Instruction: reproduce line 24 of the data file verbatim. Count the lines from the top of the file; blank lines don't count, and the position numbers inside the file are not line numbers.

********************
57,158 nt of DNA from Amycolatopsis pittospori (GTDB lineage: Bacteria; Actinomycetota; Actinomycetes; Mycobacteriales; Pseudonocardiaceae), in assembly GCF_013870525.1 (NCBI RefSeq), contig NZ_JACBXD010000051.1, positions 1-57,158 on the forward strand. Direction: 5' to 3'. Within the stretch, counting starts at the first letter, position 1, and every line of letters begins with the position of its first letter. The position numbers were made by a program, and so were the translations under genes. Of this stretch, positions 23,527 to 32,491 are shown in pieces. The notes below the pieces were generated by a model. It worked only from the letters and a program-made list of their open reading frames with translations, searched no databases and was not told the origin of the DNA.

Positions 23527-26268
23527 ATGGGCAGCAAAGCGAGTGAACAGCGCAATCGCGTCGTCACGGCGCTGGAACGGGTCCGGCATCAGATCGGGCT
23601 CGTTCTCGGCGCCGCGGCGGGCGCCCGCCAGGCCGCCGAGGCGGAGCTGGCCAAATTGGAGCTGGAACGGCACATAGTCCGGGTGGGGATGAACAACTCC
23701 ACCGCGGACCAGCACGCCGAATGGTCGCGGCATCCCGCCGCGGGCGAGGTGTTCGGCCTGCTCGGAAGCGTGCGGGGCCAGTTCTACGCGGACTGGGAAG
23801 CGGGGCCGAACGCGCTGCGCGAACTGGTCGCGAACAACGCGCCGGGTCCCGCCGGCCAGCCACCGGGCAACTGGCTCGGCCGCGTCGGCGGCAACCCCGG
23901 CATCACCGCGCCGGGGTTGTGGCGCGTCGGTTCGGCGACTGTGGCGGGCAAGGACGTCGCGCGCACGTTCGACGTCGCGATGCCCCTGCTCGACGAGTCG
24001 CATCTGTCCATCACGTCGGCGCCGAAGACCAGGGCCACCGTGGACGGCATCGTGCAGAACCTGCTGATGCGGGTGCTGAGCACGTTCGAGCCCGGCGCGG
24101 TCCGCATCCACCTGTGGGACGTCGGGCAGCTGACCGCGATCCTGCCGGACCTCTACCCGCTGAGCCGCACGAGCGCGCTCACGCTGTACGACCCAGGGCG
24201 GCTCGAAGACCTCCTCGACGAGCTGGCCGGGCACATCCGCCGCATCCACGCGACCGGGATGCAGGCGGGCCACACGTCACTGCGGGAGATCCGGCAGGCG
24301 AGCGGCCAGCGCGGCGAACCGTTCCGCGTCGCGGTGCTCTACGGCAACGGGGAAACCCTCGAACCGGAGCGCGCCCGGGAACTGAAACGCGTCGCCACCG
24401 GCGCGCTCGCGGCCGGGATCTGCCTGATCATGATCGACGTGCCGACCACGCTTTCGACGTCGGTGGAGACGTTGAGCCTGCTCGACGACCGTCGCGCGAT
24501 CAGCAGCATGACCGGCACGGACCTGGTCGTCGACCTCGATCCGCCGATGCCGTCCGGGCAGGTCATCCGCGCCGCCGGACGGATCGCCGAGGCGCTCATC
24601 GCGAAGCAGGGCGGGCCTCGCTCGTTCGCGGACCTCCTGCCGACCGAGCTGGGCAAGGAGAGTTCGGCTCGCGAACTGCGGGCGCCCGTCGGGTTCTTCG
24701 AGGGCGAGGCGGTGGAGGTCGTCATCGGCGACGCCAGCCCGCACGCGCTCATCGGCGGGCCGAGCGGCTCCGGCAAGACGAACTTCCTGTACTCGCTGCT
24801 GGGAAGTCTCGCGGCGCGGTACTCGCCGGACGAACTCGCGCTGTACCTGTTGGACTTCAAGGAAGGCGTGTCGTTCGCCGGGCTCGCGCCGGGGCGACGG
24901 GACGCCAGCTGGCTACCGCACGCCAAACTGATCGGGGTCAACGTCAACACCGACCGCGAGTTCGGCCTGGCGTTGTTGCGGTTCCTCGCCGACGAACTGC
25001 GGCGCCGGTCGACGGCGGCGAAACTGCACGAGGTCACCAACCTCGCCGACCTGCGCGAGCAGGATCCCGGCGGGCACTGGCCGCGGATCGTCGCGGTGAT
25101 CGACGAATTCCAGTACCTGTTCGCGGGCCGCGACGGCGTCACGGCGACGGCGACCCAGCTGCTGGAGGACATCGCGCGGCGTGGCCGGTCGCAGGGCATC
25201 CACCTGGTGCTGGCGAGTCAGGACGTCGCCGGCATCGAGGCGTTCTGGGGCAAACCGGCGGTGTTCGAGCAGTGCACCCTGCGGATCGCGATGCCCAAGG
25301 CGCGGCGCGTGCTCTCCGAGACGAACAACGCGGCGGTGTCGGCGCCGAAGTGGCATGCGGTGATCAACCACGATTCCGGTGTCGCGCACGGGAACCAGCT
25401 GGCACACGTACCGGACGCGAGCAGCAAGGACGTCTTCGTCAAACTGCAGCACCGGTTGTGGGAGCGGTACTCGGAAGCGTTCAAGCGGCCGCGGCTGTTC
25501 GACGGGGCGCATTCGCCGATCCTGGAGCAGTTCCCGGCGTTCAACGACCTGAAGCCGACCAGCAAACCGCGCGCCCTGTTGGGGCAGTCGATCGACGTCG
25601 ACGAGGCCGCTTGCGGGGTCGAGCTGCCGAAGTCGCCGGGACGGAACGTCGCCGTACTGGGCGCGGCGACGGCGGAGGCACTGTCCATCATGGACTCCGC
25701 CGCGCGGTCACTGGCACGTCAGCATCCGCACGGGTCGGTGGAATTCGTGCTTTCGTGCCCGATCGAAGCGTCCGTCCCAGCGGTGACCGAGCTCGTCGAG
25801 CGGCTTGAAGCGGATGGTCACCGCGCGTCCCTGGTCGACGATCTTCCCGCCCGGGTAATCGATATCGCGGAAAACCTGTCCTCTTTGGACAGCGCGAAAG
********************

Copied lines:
25601 ACGAGGCCGCTTGCGGGGTCGAGCTGCCGAAGTCGCCGGGACGGAACGTCGCCGTACTGGGCGCGGCGACGGCGGAGGCACTGTCCATCATGGACTCCGC